A performance of khon and Thai classical dance being staged later this month should make for interviewing viewing. Don't expect anything unusual in the programme, though. What makes this show unique is the young performers themselves. All were born or raised from a very young age in the UK and have been trained in the art of traditional Thai performance in London.
This homecoming show is the culmination of many years of dedicated instruction by the Thai Dance Academy, which was founded in 1982.
The driving force behind the academy is Poranee Johnston, a graduate of the Dramatic Arts College in Bangkok.
The school was initially set up to teach Thai children the art of Thai classical dance, with classes held at weekends at the Buddhapradeep Temple in Wimbledon.
A very pleasing side benefit from these classes is the exposure of the children to the finer and subtler points of Thai culture that they may otherwise have little chance of experiencing in British society. The youngsters are taught to wai properly, to bow when walking past elders and also to speak Thai properly, using the correct tones.
For many, this is the only time that they talk extensively and exclusively in Thai, as this is the official school language.
This aspect of the academy has made these students, who are British born and bred, seem at times even more Thai than some of the more privileged Thai students who come as teenagers to the UK for their secondary education.
The academy is a true labour of love, with none of the instructors receiving salaries and only younger and new students paying a nominal fee to join. As the numbers and proficiency have increased, the academy has been able to put on shows, with the objective of increasing awareness, understanding and appreciation of Thai classical dance.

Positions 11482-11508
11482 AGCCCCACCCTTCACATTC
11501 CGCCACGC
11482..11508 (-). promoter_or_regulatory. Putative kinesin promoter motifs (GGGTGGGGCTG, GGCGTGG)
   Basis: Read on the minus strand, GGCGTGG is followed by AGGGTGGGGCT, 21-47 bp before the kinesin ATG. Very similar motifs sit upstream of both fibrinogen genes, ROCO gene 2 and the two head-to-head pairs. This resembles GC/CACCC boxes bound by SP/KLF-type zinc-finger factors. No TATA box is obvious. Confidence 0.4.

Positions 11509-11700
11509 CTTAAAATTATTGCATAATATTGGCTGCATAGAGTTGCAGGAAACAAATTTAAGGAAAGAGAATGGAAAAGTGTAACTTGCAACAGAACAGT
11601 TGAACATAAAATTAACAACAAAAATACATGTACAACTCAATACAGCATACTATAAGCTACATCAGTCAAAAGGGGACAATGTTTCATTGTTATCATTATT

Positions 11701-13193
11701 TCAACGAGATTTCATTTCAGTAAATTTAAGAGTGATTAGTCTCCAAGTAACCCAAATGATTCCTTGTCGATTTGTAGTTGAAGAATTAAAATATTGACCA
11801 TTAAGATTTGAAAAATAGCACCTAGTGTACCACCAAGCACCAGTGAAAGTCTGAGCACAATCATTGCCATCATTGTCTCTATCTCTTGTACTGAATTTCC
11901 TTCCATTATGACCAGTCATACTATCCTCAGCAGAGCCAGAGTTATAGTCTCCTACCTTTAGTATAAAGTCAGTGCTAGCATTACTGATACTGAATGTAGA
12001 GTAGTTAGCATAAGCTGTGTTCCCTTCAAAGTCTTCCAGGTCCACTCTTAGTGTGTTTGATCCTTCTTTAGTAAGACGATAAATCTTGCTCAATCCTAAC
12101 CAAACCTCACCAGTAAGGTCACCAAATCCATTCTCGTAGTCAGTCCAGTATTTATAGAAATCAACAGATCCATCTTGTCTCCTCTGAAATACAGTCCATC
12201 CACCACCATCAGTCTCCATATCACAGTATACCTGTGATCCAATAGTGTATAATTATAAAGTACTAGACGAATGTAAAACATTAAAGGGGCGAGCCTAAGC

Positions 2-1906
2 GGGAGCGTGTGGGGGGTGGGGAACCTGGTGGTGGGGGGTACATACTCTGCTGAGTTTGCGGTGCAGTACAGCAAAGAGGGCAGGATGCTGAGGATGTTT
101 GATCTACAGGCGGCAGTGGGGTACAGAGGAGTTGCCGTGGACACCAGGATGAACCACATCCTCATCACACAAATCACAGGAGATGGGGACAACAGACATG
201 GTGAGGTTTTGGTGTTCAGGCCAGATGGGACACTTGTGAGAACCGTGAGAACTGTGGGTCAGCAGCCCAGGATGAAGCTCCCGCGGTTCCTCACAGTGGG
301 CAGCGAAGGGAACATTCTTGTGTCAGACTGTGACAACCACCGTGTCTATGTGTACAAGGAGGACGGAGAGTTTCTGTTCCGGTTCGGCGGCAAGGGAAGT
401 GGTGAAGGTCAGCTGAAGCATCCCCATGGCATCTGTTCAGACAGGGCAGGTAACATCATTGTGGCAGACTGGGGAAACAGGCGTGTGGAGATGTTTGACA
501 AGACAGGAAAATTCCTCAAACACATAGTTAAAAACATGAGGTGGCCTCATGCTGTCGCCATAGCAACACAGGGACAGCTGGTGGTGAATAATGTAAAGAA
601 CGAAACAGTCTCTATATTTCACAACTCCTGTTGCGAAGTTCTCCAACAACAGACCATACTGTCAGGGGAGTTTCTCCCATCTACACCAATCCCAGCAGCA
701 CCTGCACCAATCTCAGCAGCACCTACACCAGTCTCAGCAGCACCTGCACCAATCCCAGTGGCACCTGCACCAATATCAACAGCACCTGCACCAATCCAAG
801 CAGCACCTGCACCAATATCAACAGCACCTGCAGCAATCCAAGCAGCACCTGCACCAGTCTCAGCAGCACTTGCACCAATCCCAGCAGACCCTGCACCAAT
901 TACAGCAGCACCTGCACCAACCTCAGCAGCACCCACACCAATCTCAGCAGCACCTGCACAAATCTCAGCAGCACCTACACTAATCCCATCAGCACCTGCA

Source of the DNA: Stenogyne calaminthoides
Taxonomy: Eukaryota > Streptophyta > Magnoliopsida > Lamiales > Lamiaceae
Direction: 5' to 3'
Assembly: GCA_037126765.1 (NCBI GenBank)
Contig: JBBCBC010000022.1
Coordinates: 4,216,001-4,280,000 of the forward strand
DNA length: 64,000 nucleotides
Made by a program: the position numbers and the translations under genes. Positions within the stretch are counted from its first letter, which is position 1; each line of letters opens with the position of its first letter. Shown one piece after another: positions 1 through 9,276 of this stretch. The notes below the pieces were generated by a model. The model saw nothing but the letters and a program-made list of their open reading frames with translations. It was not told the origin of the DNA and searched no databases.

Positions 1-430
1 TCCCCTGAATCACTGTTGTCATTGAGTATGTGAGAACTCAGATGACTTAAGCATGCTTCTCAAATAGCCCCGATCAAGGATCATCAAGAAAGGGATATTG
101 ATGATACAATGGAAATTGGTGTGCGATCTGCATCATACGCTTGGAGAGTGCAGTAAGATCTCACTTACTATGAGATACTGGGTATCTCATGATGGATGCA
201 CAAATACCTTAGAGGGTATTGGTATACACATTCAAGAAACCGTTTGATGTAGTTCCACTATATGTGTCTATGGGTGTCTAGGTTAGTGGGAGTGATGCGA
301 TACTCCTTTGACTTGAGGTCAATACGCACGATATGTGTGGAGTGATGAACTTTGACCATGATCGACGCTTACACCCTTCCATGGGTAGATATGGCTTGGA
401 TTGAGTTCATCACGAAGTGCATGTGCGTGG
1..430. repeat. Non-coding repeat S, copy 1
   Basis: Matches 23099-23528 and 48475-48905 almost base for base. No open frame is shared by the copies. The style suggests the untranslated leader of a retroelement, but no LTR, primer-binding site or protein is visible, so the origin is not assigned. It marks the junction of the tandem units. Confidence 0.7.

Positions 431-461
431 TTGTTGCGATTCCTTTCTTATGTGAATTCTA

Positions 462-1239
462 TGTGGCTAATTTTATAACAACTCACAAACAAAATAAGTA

This has allowed the older and more experienced students who take part in these shows, to study for free, with these sessions regarded as rehearsals for the next show.
The high standard of the shows means that the academy is always in demand and it currently gives some 40 performances each year. To attract audiences, only a small fee is charged for the shows and most of the costs for the costumes are borne by a few loyal supporters and by Poranee herself.
The troupe's performance skills first came to the fore in 2001 when "Manora" was staged at London's Bloomsbury Theatre.
The five shows were enthusiastically received and the academy was invited by the then National Cultural Commission, now the Thai Ministry of Culture, to perform in Bangkok in 2002. This marked the first trip to Thailand for the troupe, and also the first ever visit to their motherland by many of the youngsters.
The "Ramakian" khon performance is being reprised as the centrepiece of the Academy's show being staged at Silpakorn University's small auditorium on July 25.